Summer just gets better
GAELIC GAMES: So, Monday morning. Time to let the sun rise high in the sky while you lie with the head tucked into the cool of the pillow. Let the dog bark as you stare at the pale ceiling and make sense of it all.
No point in returning to such mundane things as work or worry. Not when the championship has just exploded and the highlights are in your head like a night full of shooting stars and lost kisses.
Dublin and Tyrone on Saturday seemed like as much as we could have asked for, as much as could have been hoped for. Cork and Clare came to Croke Park yesterday dragging 50,596 disciples with them and they eclipsed all that went before.
When Dickie Murphy blew the final whistle 30 players fell to the green grass like wet aprons dropping off pegs. Clare took longer to get up. They'd left behind a game and a chance. They'd left behind a six-point second-half lead.
As Dickie waved the end, one point separated Clare from glory in a game in which they had led or been level since the 20th minute right through to injury time.
Extraordinary. When we had predicted and prognosticated and prescribed for this All-Ireland semi-final we'd foreseen none of it. Not Tony Carmody heisting four points nor Colin Lynch having the space for five wides. Who knew that Cork would have to take off Ronan Curran and Brian Corcoran in one massive excision? Or that removing them would be the catalyst for recovery?
The narrative zigged and zagged all afternoon and the only thing which lacked inconsistency was the hurling. Clare brought with them the best of what Anthony Daly could give them from his own heyday. They brought passion and intensity and zeal. They toted their physical bravery like a weapon. They stole all the oxygen from around the Cork players, suffocating their half-back line for almost an hour and menacing their full-forward line.
Everywhere there was subplot and intrigue. Brian Corcoran on Brian Lohan.
Listen, there's a lustre to the legends that makes them compulsive viewing. You'd rather watch Jack and Arnie shoot level par than see two tyros hit a pair of 65s.
Lohan won this one on perhaps his last outing in Croke Park. If it transpires to be so, the famous red helmet should be transported under guard to a museum. His catches and clearances yesterday set the big house roaring again and it was as if he had by force of his strange will turned back time and made himself five years the younger.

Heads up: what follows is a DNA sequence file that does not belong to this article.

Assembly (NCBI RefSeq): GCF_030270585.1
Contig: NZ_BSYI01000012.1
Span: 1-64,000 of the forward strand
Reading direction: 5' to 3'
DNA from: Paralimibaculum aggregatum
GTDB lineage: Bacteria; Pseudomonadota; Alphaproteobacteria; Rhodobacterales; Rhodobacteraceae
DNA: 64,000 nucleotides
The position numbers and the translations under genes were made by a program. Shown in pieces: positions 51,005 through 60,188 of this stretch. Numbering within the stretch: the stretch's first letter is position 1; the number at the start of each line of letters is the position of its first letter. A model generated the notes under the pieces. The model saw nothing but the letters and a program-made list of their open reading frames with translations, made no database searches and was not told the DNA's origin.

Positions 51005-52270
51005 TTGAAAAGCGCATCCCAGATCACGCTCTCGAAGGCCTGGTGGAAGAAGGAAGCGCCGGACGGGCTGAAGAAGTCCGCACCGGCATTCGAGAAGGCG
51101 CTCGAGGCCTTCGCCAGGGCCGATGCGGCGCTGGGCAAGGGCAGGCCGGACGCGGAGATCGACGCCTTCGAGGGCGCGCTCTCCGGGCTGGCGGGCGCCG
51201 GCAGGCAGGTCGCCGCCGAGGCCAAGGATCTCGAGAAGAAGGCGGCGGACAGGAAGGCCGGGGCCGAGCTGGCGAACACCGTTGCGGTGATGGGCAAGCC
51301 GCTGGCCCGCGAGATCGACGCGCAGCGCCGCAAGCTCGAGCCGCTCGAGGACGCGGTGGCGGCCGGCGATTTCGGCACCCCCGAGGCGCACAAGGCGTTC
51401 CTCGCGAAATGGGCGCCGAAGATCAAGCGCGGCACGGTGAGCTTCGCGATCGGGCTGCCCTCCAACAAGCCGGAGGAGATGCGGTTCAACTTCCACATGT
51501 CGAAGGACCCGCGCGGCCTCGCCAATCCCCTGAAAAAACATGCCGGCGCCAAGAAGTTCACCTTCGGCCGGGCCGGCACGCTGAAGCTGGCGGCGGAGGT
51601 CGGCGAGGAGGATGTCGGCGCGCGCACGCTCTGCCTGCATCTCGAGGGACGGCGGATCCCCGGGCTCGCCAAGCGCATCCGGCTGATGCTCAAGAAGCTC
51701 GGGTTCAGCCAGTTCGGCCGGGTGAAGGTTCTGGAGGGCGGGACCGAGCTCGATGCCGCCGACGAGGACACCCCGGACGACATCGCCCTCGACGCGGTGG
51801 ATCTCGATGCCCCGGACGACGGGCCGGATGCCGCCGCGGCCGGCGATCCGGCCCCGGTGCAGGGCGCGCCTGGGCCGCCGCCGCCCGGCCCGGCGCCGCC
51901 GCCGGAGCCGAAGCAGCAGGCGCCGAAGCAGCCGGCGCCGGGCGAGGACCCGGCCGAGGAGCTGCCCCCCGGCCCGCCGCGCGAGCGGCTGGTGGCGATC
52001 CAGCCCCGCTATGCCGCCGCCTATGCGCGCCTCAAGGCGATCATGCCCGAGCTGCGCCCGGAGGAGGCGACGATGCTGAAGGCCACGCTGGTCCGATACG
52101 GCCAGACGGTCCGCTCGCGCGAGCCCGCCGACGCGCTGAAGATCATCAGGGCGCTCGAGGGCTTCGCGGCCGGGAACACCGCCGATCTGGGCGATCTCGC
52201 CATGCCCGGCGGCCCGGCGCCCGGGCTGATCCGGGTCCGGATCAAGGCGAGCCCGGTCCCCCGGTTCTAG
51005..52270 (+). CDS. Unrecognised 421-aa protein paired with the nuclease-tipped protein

Who among those Clare people who cheered when Brian Corcoran was called ashore could have predicted that they were witnessing the turning point in the game?
Neil Ronan's young legs carried him about the place so busily that Ger O'Grady was designated to be his escort after just a couple of minutes and Lohan was sent to shadow Joe Deane.
Wayne Sherlock joined the action at the same moment as Ronan. It's hard to imagine what it must have been like for Sherlock these past few months as Pat Mulcahy and Brian Murphy have locked down the corner-back spots. Sherlock came on to play in the full back line in an insistent fury. He clamped Tony Carmody and established a platform for his midfield to reassert itself.
And in front of him things picked up too. Seán Óg Ó hAilpín had no trouble picking out his turning point in the game. It came just four minutes after the double substitution and Cork had just scored two quick points.
Suddenly John Gardiner, who had been growing all through the second half, burst from defence, made a giant of a catch and from just inside his own half launched the sort of point which scientists would need a billion dollars' worth of computers to guide through its orbit.
Clare sensed the change of tide. Cork had nine points in the last 20 minutes. Clare had just two. Their passion never waned. Cork just rose to match it.
Afterwards in the tunnel under the Hogan Stand the mixing of the tribes made for the usual cocktail of keen grief and dazed delirium.
"Relieved is the main word," said Gardiner. "We expected a dogfight. We never led to the last minute. We expected a dogfight, but nothing like that.
"They did the homework. The way the game turned and opened up later suited us down to the ground though. We all got tired out there. It was frenetic."
His old friend and clubmate Seán Óg stood just a yard away unravelling his thoughts for free.
"We got a result where we didn't really deserve to get a result. This team have to get used to being champions. Fellas have to realise that as champions it just gets harder and harder. Clare came here in an ideal situation. No better team to be underdogs and take advantage of it. Deep down inside when the challenge was really put to us we came out of it though."
He leans forward on his stick, the sweat still making beads over his dark eyes. Since childhood he's been in 1,000 matches and he's learned to read the grain and the cut of them. He thought this one was over.
"I thought it was gone. To be honest I did. As a young kid you're told to keep it going till the fat lady sings but today even in general play I could sense maybe this wasn't our day. We didn't seem to be up for it. At half-time every fella was asked to just dig deep within themselves to put a bit of pride into the jersey."
Pride in the jersey. Sometimes the oldest, most visceral appeals to the spirit are the ones that work best.
The ancient game had its lore enhanced sweetly yesterday, two great teams, a jewel of a match and September still to come.
Time to lie off and just think about it all.